- Microsoft (2019, June 15). Is the Latest Technology the Key to Your Team’s Success, or is There Something Else? Microsoft Developer Support. Accessed at: https://devblogs.microsoft.com/premier-developer/is-the-latest-technology-the-key-to-your-teams-success-or-is-there-something-else. Redmond, WA: Microsoft.
- Mocko, G., & Linnerud, B. (2016). Measuring the Effects of Goal Alignment on Innovative Engineering Design Projects. International Journal of Engineering Education, 32: 55-63.
- Romanelli, M. (2019, September 11). Teamwork Accelerated. PM Times. Newmarket, Ontario, Canada: Macgregor Communications.
- Riggs, A. (2020, October 15). Why I Start All My Video Meetings with Collaborative Games (Spoiler: It’s Not Boredom). Amsterdam, the Netherlands: The Next Web (TNW).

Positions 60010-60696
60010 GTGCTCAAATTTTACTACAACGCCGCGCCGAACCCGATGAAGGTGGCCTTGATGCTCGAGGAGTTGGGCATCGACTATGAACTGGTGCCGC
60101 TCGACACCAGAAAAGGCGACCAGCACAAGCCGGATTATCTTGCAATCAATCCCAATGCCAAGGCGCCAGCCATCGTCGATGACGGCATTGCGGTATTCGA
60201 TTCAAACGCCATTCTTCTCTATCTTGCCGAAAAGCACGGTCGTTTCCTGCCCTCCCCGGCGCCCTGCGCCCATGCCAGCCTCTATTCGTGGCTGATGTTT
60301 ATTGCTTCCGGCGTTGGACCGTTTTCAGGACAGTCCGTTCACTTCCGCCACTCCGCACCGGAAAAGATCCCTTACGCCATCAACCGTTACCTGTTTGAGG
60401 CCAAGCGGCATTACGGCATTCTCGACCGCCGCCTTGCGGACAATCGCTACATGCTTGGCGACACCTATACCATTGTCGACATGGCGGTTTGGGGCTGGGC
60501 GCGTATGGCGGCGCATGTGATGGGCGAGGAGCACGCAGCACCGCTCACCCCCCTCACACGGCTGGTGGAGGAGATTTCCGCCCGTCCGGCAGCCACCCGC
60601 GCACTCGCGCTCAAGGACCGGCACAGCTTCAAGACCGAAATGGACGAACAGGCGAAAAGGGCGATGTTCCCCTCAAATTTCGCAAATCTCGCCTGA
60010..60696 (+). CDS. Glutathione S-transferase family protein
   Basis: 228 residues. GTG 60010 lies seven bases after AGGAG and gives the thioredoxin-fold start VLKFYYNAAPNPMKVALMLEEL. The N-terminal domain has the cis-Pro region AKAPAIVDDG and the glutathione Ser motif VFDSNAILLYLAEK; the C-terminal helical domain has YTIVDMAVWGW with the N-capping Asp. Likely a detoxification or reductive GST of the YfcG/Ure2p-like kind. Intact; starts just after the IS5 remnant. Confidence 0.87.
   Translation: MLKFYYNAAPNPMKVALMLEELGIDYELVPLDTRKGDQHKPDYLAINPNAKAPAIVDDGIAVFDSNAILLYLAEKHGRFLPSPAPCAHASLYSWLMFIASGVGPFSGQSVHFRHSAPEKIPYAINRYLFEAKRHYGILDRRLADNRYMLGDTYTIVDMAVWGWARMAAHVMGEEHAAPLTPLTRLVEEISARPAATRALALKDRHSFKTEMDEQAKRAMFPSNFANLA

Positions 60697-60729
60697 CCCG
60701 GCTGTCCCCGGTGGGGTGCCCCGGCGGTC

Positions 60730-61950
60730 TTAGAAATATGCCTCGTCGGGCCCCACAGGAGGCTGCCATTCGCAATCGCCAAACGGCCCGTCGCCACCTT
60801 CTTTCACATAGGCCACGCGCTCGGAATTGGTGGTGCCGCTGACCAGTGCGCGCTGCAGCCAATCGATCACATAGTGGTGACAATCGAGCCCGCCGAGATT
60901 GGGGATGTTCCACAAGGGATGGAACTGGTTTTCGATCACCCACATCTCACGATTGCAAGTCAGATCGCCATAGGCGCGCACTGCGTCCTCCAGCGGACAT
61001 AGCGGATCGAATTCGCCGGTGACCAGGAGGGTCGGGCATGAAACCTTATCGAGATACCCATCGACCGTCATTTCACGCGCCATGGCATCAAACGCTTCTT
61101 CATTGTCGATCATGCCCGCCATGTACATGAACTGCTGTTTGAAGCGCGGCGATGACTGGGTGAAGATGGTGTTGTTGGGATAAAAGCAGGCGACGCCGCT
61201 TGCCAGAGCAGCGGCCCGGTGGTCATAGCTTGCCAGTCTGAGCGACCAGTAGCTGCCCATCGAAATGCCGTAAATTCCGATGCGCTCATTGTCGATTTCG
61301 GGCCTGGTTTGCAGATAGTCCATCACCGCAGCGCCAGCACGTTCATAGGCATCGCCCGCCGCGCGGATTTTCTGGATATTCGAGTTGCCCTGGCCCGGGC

- Rowley, D., & Lange, M. (2007). Forming to Performing: The Evolution of an Agile Team. IEEE Computer Society Proceedings. Agile 2007, 1: 408-414.
- Scrum Alliance (2020). Learning Objectives Examples. Denver, CO: Scrum Alliance.
- Sakpal, M. (2020, March 3. Learn How to Debunk These Five Restructuring Myths. Stamford, CT: Gartner, Inc.
- Stern, S. (2018, September 26). Is Your Team Working the Rory Underwood Way? Financial Times. London, United Kingdom: The Financial Times, a Nikkei Company.
- Telford, R. (2013, June 4). This is Where It Gets Interesting. Armonk, NY: International Business Machines (IBM) Corporation.
- Tuckman, B. W. (1965). Developmental Sequence in Small Groups. Psychological Bulletin, 63: 384-399.